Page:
A federal appeals court on Thursday upheld Texas' tough abortion restrictions that have forced the closure of about 20 clinics around the state, saying the new rules don't jeopardize women's health.
A panel of judges at the New Orleans-based 5th Circuit Court of Appeals overturned a lower court judge who said the rules violate the U.S. Constitution and serve no medical purpose. After the lower court's ruling, the appeals court allowed the restrictions to go into effect while it considered the case, which ultimately could end up before the U.S. Supreme Court.
The new law requires abortion doctors to have admitting privileges at a nearby hospital and places strict limits on doctors prescribing abortion-inducing pills. More regulations that are scheduled to begin later this year weren't a part of the case.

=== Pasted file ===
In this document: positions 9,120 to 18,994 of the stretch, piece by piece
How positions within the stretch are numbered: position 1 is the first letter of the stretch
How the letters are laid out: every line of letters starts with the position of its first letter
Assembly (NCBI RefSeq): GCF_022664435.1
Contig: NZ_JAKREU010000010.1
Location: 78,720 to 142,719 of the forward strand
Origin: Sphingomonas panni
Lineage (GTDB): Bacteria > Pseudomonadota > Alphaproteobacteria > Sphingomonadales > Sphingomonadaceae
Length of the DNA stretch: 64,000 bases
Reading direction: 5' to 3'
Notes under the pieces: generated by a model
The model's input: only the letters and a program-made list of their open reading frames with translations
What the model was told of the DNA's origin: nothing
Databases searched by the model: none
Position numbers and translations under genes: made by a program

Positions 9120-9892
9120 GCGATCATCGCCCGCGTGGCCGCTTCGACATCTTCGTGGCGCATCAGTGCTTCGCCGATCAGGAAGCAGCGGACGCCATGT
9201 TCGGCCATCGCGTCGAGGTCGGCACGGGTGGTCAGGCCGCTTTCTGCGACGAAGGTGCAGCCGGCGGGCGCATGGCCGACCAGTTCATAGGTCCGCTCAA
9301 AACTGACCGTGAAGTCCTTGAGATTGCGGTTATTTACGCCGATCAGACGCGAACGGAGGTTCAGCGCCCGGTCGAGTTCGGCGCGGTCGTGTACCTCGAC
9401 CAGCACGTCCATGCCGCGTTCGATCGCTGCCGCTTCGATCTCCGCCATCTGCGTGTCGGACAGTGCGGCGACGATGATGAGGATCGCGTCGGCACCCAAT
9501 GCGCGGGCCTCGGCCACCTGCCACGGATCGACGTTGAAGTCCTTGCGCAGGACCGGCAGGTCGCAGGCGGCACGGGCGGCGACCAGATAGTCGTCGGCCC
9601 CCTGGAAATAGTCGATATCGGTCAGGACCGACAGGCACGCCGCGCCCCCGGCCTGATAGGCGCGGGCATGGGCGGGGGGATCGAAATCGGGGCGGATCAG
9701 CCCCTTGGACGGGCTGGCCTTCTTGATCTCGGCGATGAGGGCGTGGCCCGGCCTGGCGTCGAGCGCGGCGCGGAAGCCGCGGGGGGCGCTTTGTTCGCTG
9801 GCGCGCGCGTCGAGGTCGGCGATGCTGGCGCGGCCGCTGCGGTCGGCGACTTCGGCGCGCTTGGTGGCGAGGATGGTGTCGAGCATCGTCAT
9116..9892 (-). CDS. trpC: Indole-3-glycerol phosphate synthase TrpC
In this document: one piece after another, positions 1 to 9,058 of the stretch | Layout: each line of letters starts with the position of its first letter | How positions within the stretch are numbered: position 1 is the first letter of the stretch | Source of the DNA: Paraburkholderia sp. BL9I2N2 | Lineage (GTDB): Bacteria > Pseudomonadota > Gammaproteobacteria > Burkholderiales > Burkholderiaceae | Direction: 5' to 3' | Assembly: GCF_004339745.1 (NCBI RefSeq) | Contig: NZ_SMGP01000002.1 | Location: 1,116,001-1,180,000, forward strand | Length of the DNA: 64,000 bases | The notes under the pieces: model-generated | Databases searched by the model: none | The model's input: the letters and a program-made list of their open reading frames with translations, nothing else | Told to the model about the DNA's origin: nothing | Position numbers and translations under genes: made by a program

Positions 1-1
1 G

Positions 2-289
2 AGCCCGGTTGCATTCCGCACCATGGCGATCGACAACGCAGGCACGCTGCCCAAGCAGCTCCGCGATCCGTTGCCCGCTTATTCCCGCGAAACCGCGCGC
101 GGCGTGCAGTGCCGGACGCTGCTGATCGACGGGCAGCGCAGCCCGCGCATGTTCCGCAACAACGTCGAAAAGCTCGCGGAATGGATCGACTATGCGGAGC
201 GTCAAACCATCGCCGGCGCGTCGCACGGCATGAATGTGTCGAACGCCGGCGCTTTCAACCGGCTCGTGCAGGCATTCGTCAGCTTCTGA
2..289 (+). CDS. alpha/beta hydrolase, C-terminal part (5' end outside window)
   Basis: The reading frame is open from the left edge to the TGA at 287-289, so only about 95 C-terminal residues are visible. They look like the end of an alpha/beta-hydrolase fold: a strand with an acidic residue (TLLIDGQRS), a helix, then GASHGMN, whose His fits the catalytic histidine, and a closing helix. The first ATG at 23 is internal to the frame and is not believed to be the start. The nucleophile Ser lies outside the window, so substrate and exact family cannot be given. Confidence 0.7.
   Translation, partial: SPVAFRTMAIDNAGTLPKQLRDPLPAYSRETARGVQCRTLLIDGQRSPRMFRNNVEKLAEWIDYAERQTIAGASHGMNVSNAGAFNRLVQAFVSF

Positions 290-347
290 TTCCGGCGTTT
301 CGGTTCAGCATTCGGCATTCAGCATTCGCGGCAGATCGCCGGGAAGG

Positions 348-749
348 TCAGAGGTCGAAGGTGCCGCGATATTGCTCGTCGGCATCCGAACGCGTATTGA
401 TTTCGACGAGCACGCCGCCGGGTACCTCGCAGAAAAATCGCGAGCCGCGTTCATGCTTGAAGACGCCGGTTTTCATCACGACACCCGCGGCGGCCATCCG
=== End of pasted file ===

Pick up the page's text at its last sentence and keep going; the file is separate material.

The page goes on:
In its opinion, the appeals court said the law "on its face does not impose an undue burden on the life and health of a woman."
Planned Parenthood, which sued to block the restrictions, called the ruling "terrible" and said that "safe and legal abortion will continue to be virtually impossible for thousands of Texas women to access."
"The latest restrictions in Texas will force women to have abortions later in pregnancy, if they are able to get to a doctor at all," Cecile Richards, President of Planned Parenthood Votes, said in a statement.